Between 1871, the year of the Chicago Fire, and 1971, hundreds of people claimed they were tortured as part of a criminal investigation in Chicago. The recent history of torture in Chicago is well known, but the history of those older claims has been lost. That loss limits our understanding of more recent claims and our ability to adequately respond to them.
This blog is designed to help reclaim that lost history. It builds on my recent book, Robert Nixon and Police Torture in Chicago, 1871-1971 (NIU Press, 2016), expanding on that study to record the individual stories of the claims of torture and the people who made them.
It is also intended to connect the present to those lost moments in the past. So this site will also try to capture current accounts of torture and misconduct that bear witness to those older patterns.
”On Monday, the criminal convictions stemming from those arrests will be dismissed by Cook County prosecutors, along with charges against 15 other men who also fell victim to Watts and his corrupt crew of tactical officers, the Chicago Tribune has learned.”
This will bring the total number of convictions overturned because of misconduct by the former police sergeant to 42.
Newspapers are reporting former Chicago police commander, Jon Burge, long accused of torturing suspects, has died.
For background on the claims against Burge, see the archive of articles in the Chicago Reader and John Conroy’s book. For the lost history of police torture in Chicago before Jon Burge, see my book.
On Friday, July 27, the city of Chicago and the Illinois Attorney General issued a joint agreement proposing police reforms in light of the DOJ report on police misconduct in Chicago. At this stage, their report is only a draft. It has been issued to solicit public comments. A final, revised report is due to be filed in court later this fall.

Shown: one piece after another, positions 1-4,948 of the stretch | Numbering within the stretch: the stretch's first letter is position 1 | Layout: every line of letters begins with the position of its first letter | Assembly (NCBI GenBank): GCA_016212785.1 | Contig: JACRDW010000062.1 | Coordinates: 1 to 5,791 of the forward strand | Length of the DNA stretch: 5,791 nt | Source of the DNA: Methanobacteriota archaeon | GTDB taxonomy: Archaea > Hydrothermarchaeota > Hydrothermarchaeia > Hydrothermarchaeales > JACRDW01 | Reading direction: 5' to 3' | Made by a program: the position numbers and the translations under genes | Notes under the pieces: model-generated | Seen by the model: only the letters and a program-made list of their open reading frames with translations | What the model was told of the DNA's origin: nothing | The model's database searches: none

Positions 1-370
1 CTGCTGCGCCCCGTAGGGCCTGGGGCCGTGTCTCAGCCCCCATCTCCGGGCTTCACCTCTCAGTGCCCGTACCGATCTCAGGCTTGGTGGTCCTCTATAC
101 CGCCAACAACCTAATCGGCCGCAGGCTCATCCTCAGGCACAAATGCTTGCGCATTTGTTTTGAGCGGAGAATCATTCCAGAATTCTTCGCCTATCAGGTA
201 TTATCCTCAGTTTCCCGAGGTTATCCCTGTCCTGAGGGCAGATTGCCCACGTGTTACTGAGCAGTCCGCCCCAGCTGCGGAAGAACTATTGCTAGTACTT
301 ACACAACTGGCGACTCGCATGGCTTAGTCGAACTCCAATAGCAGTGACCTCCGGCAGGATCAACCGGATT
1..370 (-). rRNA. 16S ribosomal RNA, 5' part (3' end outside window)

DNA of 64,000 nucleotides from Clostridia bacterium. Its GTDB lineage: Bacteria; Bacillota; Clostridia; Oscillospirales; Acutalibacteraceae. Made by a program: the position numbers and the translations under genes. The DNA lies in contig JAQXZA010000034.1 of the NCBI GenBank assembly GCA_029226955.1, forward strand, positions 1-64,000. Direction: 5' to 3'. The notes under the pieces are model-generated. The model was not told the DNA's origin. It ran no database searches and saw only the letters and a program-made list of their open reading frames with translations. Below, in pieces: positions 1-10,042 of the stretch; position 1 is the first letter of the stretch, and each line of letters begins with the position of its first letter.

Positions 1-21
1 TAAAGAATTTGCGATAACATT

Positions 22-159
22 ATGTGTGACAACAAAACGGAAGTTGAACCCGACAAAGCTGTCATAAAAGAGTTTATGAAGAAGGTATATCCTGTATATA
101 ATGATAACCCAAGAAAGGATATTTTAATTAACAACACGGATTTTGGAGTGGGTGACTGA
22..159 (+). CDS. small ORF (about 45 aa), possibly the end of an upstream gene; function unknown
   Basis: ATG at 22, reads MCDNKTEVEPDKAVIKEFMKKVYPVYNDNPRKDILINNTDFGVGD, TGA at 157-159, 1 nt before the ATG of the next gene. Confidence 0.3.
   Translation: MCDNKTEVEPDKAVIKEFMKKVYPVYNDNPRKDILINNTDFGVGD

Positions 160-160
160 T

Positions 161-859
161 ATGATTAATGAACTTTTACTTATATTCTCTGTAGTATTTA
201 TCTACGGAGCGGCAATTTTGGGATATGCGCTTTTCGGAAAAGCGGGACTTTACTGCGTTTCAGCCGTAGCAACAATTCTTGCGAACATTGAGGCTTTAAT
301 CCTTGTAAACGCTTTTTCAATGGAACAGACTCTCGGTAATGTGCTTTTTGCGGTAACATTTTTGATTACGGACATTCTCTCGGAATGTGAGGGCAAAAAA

After the publication of a 2017 DOJ report tracing the recent history of police misconduct in Chicago, the Attorney General of the United States dismissed the findings of the report and refused to enforce it. As a result, a group representing Black Lives Matter, the ACLU, and the Attorney General for Illinois filed separate lawsuits to implement the reforms called for in the DOJ report. Pushed by those suits, the Chicago government began to work with those groups to draft a consent decree desigbed to control police misconduct.
It has been a long and contentious process. The Police Accountability Task Force, offered a report. Community and activists groups prepared a draft decree to help guide the process. When parts of a draft agreement were leaked (here) the FOP objected to the elements of the proposal.
July 31: more reactions to the draft: From a mayoral candidate (and the former president of the Chicago Police Board). From the governor of Illinois.
And from August, another important discussion. Still more here.
A review of works that consider the disturbing intersection of violence, constitutional order, criminal justice, and white power: Elizabeth Dale, Victims’ Rights and White Power, JOTWELL (July 13, 2018).
We all too often ignore the role courts play in enabling police misconduct, ignoring prosecutorial excess, and expanding mass incarceration.
This article notes one instance (a bail decision) where a judge advanced criminal justice reform.
Police misconduct in Chicago (predictably) gives rise to problems in the courts:
At least 37 criminal cases have been dropped by State’s Attorney Kim Foxx’s office since Chicago police removed Elizondo and Salgado from street duties on Jan. 31, according to the analysis of Police Department arrest data obtained through an open records request as well as court records.
This description of what happened in 1988:
During interrogation, Kitchen says, officers handcuffed him to the wall and beat him repeatedly with a nightstick, a telephone, a telephone book, and their own fists.
Sounds a lot like what Robert Nixon claimed happened to him in 1938:
After that, several officers (Nixon guessed there were about six) had him stand on something while they cuffed his arms to the wall. Once his arms were secured, they kicked whatever he had been standing on out from under him, leaving him hanging by his arms.